California sea lions (Zalophus Californianus) are closely related to two other sea lion species, the extinct Japanese sea lion and the endangered Galapagos sea lion. California sea lions can weigh close to 1,000 pounds and grow to 7 feet in length, while their fur color can range from gold to a dark brown color. They can live for up to 30 years in the wild, reaching sexual maturity at around 7-9 years. Unlike “true seals“, sea lions have external ear flaps and can move on land with their hind flippers.
In the spring, male California sea lions migrate down to breeding rookeries in the Channel Islands National Park. Females do not migrate and stay near their rookeries year-round. Once females give birth, they will nurse pups for up to 1 year, with females sometimes leaving their pups for up to 3 days while foraging at sea. After breeding season, males will head back north until next spring. California sea lions feed on a wide variety of fish and invertebrates, mostly foraging around coastal areas and sea mounts. They have been known to swim as far as 280 miles out to sea and can dive to depths of over 500 feet while remaining submerged for up to 10 minutes. They can also slow their heart rate to stay underwater longer.
While resting and basking in the sun off the Seattle waterfront, sea lions keep a watchful eye out for their main predator, Orca. Resident Puget Sound Orca pods are focused on eating salmon and are not interested in sea lions, but transient Orca pods will travel into Puget Sound to hunt for seals, sea lions, Grey whales, and other marine mammals. California sea lions also need to keep a watch out for sharks while in the open ocean, as they will ambush them while resting on the water.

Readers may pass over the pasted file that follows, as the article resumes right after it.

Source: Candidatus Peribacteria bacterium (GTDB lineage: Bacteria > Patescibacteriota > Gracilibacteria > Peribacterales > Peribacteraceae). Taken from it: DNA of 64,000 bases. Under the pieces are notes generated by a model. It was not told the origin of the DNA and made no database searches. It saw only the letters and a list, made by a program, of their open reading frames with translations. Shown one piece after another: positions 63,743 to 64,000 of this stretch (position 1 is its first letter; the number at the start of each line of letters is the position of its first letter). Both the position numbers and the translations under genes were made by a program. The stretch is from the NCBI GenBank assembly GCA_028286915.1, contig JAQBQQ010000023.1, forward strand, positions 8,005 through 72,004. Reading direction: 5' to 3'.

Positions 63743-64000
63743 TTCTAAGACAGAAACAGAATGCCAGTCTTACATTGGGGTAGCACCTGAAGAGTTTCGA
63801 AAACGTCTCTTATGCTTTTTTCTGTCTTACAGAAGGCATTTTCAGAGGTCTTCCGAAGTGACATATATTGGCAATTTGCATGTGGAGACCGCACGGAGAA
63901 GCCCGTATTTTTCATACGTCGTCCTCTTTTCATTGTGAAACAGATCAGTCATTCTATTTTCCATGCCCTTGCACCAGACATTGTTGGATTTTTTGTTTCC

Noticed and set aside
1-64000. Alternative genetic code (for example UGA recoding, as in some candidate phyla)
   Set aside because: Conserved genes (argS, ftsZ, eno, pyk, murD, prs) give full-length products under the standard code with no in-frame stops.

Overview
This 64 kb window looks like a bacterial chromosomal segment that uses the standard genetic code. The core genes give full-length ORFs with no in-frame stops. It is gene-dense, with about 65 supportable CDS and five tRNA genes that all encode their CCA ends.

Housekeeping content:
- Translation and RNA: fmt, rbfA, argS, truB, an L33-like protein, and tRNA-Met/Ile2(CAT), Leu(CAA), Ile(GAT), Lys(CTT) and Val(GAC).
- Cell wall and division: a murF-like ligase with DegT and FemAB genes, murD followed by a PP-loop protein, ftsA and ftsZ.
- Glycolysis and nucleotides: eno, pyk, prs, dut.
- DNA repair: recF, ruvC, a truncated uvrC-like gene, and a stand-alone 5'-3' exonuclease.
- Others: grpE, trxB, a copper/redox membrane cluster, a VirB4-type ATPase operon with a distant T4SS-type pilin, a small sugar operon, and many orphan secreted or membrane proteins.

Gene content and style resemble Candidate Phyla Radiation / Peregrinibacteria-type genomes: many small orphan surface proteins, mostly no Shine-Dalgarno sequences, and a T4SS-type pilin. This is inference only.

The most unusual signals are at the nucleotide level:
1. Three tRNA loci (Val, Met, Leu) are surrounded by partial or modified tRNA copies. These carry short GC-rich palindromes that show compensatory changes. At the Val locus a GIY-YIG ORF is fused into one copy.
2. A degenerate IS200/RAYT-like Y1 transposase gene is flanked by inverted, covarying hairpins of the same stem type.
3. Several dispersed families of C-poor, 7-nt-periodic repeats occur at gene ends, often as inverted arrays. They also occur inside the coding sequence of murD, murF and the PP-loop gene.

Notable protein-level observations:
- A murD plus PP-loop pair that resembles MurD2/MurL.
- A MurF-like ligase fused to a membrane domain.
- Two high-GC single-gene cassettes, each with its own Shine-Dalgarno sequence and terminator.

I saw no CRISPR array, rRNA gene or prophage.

Due to their increasing population numbers, California sea lions are not considered threatened wight he help of the Marine Mammal Protection Act of 1972. Their main threats are now conflicts with fishermen, entanglements with garbage, and the killing of sea lions near the Bonneville Dam in the Columbia River.
We wish our California sea lions a safe journey back down to the Channel Islands, and look forward to their return to Puget Sound later this summer!
Check out this video of California and Steller sea lions up north of Seattle on Hornby Island, BC:
Followers of our blog, twitter, and Facebook posts have heard us mention the Harbor seals that frequently accompany us on our night dives, especially at Seacrest Park Cove 2. Here’s a video from last week taken by Northwest diver Ben Hollis and Seattle Dive Tours Divemaster Chen Hsu. Harbor seals are common in and around Puget Sound, and are one of the most widely distributed Pinnipeds in the world. Harbor seal pups have historically used the beaches in West Seattle to haul out, rest and warm up between foraging sessions in the water. Harbor seals don’t migrate like both the California and Stellar sea lions that our dive tours often see resting on the navigation buoys in Elliott Bay, and instead our local Harbor seals live their lives in the Northwest.
Ben and Chen were doing a night dive at Seacrest Park Cove 2 just after sunset when 3 Harbor seals decided to tag along: